Today, we live in a media-driven culture of anti-police opinion and rhetoric. Hating the police is cool. It’s trendy. In fact, many people are calling for the police to leave their neighborhoods alone completely.
Of course, a new study conducted by PhD candidate Steve Mello found the obvious: an inverse correlation between the number of police officers on the street and the crime rate.
Charles Fain Lehman at the Washington Free Beacon writes:
An increase in the number of policemen, driven by an Obama-era boost in federal funding, led to drops in violent and property crime, including a reduction of one murder per every 11 police officers, a new paper argues.
Specifically, Mello focuses on the increase in police funding that came when a newly elected President Barack Obama signed the American Recovery and Reinvestment Act into law, allocating some $2 billion to the Department of Justice for police hiring grants, mostly through the Department’s Community Oriented Policing Services (COPS) program. COPS grants were issued based on a “fuzzy cutoff,” meaning a city’s chances of receiving a grant jumped substantially if its scoring by DOJ (a combination of factors including crime rate and current police force size) passed a certain threshold. That fuzzy cutoff creates two natural groups for comparison: Those that received COPS funding and those that didn’t.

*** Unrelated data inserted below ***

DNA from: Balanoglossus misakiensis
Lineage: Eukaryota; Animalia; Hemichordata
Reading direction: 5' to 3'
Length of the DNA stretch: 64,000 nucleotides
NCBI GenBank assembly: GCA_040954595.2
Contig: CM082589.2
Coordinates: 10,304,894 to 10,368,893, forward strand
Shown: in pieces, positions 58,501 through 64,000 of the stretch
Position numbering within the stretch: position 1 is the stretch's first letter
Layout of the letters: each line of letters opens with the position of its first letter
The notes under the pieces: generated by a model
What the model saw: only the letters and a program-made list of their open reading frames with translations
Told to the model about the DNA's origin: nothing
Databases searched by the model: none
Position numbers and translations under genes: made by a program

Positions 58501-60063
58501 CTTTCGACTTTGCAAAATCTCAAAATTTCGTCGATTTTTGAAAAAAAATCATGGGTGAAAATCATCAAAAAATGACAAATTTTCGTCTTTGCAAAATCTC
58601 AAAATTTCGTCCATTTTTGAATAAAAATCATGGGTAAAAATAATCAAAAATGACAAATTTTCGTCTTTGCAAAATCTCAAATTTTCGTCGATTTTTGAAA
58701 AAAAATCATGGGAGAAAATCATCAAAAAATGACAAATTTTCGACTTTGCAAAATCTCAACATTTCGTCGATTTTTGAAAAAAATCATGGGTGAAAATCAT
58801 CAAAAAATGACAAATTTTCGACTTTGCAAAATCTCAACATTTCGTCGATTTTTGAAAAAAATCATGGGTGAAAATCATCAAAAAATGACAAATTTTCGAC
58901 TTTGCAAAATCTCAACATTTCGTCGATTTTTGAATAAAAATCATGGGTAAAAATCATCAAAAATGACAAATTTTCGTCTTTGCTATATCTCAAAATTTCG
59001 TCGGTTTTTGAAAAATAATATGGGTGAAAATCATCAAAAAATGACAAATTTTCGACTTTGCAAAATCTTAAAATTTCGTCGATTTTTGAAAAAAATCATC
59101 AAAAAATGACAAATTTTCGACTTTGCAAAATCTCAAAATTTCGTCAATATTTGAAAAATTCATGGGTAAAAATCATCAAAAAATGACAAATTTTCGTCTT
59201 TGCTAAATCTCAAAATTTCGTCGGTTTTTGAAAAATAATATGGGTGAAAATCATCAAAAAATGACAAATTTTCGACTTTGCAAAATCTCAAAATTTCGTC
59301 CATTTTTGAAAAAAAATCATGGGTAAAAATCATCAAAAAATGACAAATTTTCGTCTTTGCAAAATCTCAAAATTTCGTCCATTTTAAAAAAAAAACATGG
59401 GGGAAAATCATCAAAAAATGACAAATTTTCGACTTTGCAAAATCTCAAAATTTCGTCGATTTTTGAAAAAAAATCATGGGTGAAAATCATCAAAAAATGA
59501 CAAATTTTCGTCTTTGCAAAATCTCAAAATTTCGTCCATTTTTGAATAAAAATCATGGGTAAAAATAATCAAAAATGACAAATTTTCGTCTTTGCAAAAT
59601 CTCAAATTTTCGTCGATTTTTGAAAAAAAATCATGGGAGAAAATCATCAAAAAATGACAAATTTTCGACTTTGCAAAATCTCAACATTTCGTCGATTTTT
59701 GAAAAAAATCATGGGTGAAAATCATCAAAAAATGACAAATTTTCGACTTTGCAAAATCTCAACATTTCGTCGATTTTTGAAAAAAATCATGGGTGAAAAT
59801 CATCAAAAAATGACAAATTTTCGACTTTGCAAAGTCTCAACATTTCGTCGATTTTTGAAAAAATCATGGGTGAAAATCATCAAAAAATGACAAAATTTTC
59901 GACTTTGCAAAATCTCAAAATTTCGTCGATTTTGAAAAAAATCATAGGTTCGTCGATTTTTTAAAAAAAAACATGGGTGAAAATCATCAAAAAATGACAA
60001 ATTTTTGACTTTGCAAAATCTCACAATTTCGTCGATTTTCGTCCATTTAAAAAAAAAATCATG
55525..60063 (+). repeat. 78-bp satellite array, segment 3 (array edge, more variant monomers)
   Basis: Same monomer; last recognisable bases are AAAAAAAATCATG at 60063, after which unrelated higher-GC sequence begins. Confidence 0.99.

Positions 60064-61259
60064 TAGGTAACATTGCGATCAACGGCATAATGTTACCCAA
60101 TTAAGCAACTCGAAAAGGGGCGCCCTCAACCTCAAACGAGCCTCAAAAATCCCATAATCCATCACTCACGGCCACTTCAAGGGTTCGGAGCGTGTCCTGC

Of course, it’s sad that we need a study to tell us what common sense already can.
Much of the anti-police rhetoric stems from a small number of high-profile incidents where police officers may have engaged in misconduct. However, it should also be noted that most of those police officers were exonerated after all the evidence came to light.
However, even if every high-profile incident was a true case of police brutality, it still represents only a small amount of the total number of police interactions that happen each and every day. The vast majority of police officers have no interest in hurting anyone unless someone’s life is on the line.
Of course more police officers mean less crime. Police presence deters criminals from doing all manner of things. The more presence, the less comfort criminals will feel about committing crimes.
This isn’t rocket science.
Yet there are still people who think de-policing their neighborhoods is a good thing. At this point, I say go for it. See just how long it takes before people realize the narrative was wrong.